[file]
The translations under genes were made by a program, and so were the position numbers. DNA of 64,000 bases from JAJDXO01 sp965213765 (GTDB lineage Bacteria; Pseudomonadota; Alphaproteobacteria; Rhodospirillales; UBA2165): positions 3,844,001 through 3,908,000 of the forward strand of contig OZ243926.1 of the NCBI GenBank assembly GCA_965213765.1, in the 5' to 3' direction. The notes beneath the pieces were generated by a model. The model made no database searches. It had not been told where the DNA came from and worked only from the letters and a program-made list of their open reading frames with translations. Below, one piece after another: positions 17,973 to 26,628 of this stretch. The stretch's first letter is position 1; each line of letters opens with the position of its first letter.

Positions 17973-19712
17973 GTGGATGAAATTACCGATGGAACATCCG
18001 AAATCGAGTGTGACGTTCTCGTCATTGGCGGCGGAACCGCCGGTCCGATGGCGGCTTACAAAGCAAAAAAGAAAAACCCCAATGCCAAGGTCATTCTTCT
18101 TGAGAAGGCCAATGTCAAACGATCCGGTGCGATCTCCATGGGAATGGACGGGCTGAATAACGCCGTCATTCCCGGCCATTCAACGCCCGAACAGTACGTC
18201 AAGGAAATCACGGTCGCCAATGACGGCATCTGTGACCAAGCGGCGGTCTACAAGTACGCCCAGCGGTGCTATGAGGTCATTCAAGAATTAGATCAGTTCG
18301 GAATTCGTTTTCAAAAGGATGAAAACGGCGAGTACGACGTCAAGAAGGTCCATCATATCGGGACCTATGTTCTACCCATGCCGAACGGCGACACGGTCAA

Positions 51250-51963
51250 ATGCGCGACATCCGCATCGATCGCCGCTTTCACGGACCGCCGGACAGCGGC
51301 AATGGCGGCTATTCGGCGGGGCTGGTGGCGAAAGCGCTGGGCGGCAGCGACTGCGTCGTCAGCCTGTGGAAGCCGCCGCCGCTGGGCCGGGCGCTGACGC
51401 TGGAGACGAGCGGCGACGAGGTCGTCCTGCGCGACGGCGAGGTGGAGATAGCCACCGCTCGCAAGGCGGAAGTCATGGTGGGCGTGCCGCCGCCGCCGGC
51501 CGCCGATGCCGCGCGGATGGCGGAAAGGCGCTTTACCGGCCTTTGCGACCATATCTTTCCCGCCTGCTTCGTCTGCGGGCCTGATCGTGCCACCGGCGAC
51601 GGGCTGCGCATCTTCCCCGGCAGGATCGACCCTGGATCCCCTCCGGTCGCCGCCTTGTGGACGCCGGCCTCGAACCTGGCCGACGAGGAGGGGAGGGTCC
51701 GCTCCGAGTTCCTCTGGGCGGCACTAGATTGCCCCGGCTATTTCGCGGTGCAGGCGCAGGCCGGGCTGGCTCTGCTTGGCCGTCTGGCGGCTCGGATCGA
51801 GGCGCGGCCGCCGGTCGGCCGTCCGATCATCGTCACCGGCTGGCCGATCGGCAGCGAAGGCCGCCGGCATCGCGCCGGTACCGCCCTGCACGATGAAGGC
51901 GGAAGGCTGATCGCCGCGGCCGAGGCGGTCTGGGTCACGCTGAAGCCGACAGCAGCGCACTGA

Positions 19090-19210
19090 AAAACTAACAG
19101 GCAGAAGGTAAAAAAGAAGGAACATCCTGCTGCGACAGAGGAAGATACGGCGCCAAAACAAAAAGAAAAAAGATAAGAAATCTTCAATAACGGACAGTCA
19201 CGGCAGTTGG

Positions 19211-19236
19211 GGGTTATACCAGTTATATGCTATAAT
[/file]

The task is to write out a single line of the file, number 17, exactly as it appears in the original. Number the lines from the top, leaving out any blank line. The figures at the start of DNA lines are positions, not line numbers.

Positions 19090-19210